Acupuncturists who treat adult outpatients generally rely on a set of assumptions about our patients that make us equal partners in a business transaction, exchanging our expertise for their money. We assume they are hiring us on their own initiative because they want to, can stop if they change their minds, can recognize and articulate their own likes and dislikes, and can evaluate and reject anything we tell them that doesn’t fit with their values or preferences. A number of these assumptions are simply not valid for some patients with infertility, chronic pain or terminal illness, as well as inpatients, children, and the elderly or cognitively impaired, all of whom may be emotionally, cognitively or socially limited in their ability to choose what they accept from us.
This class clarifies legal and ethical definitions of autonomy and consent, using case studies from practice to illustrate gray areas that may arise, along with how to recognize and manage them. Transference, countertransference and the ‘bodhisattva complex’ are discussed. Advice is given for drawing the important but elusive line between hope and magical thinking, in the context of current research which shows that acupuncture has measureable and meaningful ‘non-specific’ effects of context and patient interaction, (aka ‘just placebo’). Straightforward practices for are presented for consciously monitoring the patient’s emotional engagement with the diagnosis and treatment process. As a form of mindfulness these approaches can enhance any patient relationship. They are particularly useful for practicing with vulnerable patients, and charting to minimize malpractice exposure in emotionally difficult cases.
Students taking this class will learn to:
- Understand which patients should be considered physically, cognitively or socially vulnerable, and what measures are appropriate to take in response.
- Recognize and manage emotional vulnerabilities such as transference, countertransference and magical thinking.
- Efficiently solicit and monitor verbal and nonverbal ‘assent’ at each step of treatment planning and execution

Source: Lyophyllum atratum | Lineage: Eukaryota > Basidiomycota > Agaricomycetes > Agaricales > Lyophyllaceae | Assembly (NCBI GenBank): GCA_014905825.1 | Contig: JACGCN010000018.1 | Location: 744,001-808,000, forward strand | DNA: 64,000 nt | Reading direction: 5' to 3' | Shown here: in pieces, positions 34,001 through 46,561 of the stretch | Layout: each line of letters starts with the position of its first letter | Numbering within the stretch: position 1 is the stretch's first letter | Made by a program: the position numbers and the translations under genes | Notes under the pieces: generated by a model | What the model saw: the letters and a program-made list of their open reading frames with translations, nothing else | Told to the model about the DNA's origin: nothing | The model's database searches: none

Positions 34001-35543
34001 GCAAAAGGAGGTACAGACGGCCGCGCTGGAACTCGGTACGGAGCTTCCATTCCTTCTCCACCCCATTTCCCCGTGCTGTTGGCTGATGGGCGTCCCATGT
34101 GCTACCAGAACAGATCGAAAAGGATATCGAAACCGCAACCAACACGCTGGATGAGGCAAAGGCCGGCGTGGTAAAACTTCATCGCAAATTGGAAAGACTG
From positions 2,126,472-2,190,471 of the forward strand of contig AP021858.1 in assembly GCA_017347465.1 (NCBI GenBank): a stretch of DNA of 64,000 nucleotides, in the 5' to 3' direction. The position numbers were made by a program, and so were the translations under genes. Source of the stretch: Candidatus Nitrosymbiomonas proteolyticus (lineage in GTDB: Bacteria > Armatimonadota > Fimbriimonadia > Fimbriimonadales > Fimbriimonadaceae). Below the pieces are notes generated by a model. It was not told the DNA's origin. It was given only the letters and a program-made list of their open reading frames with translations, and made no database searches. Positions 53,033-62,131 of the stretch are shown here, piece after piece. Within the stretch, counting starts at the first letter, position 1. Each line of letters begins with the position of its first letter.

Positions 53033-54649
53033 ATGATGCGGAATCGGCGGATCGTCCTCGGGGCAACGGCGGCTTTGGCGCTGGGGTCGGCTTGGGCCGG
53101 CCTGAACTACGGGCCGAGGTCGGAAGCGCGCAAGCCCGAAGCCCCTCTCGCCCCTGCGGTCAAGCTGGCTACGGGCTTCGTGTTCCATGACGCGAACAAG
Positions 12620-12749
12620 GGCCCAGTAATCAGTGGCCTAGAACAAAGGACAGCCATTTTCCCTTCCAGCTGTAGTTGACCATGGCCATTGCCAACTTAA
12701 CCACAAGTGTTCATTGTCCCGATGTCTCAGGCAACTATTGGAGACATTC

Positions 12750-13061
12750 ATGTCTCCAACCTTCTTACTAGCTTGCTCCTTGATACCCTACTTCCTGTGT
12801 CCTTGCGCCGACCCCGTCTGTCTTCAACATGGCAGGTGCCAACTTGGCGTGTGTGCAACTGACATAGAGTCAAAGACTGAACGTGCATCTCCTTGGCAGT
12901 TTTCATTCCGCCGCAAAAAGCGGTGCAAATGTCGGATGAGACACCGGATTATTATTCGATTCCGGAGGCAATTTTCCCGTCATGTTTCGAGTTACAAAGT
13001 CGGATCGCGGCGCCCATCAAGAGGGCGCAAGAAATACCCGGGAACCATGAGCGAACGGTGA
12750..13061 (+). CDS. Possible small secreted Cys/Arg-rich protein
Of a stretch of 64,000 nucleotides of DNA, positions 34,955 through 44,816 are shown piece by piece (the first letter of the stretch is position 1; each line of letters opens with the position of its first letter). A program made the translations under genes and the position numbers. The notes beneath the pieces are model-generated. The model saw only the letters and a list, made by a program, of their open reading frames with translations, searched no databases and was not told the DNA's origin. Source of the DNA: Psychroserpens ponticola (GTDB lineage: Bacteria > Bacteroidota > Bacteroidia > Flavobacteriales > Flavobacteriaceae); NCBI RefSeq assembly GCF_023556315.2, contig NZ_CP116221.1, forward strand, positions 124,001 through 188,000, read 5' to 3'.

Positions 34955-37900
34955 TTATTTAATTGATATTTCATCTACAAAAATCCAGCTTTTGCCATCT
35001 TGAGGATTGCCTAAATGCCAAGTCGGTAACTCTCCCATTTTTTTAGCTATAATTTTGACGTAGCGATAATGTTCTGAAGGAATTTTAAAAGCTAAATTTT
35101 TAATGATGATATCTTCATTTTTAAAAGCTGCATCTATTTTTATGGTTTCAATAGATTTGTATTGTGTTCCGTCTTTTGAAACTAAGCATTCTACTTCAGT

- Manage discussions with patients and doctors regarding ‘placebo effect’ in a positive manner that builds respect and collegial relations
- Physical and cognitive vulnerability
- Emotional vulnerability
- Talking about ‘placebo'
- Soliciting, monitoring and charting assent or ‘endorsement’ for each step
Claudia Citkovitz, PhD, LAc., has led the Acupuncture Service at NYU Lutheran since 2004, supervising 8 acupuncturists who provide inpatient care and clinical instruction in the areas of neurological and orthopedic management, rehabilitation, labor and delivery, pain management. Dr. Citkovitz studied Chinese language in Beijing and acupuncture at the Pacific and Tri-State colleges in New York. An internationally known lecturer on acupuncture practice and research methodology, she lectures regularly for the American College of Traditional Chinese Medicine, the Oregon College of Oriental Medicine and the Pacific College of Oriental Medicine, the University of Westminster in London and the British Acupuncture Council. Her PhD study on acupuncture during acute stroke rehabilitation was the first conducted in the United States, as was her 2006 study of acupuncture during labor and delivery. Dr. Citkovitz is a frequent peer reviewer and Editorial Board member on journals including Acupuncture in Medicine, BMC Pregnancy and Childbirth, the Journal of Alternative and Complementary Medicine, Explore, and Meridians. She is a past member of the NCCAOM’s Task Force on Hospital-Based Acupuncture, the Tri-State College Advisory Board and the Touro College Institutional Review Board, and is currently a Commissioner of the Accreditation Commission for Acupuncture and Oriental Medicine.